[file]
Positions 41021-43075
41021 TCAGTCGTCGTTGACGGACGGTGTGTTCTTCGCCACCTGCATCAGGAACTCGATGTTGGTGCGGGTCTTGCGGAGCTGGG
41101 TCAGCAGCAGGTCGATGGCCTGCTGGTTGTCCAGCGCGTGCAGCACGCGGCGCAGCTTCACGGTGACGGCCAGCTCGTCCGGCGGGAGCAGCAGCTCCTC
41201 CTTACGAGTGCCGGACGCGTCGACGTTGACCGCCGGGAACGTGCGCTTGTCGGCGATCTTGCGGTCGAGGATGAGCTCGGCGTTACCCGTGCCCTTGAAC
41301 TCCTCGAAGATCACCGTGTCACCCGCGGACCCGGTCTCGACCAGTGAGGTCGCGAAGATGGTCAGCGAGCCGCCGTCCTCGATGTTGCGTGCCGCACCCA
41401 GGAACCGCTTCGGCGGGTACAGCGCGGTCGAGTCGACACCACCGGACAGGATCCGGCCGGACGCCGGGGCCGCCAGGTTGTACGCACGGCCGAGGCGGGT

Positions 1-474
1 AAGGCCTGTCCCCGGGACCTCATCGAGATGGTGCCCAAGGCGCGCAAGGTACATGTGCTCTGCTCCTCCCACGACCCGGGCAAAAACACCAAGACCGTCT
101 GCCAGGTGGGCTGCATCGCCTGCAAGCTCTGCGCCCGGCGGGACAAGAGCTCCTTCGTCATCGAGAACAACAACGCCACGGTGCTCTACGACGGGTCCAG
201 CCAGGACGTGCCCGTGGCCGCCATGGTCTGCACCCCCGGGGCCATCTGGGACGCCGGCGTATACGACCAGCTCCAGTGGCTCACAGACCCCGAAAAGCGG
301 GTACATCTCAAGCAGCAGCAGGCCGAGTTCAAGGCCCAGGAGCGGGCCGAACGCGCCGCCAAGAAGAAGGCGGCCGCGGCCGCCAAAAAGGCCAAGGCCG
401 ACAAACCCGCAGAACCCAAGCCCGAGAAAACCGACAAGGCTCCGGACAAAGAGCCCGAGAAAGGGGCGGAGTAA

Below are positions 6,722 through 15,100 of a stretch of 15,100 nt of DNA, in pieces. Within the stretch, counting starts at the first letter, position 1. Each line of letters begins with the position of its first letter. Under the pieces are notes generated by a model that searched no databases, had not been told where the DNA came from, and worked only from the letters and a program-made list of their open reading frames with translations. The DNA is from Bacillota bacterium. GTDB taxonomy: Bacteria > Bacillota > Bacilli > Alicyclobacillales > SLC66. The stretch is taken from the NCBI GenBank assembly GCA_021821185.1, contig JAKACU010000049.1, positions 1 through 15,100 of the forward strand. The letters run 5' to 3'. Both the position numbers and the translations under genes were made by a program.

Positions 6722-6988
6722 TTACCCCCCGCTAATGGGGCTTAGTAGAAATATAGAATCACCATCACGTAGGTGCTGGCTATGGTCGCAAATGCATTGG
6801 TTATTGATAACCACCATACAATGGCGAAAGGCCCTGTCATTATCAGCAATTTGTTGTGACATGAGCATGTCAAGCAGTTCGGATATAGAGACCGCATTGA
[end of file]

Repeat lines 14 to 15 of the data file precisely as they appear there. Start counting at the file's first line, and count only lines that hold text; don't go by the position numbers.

Positions 6722-6988
6722 TTACCCCCCGCTAATGGGGCTTAGTAGAAATATAGAATCACCATCACGTAGGTGCTGGCTATGGTCGCAAATGCATTGG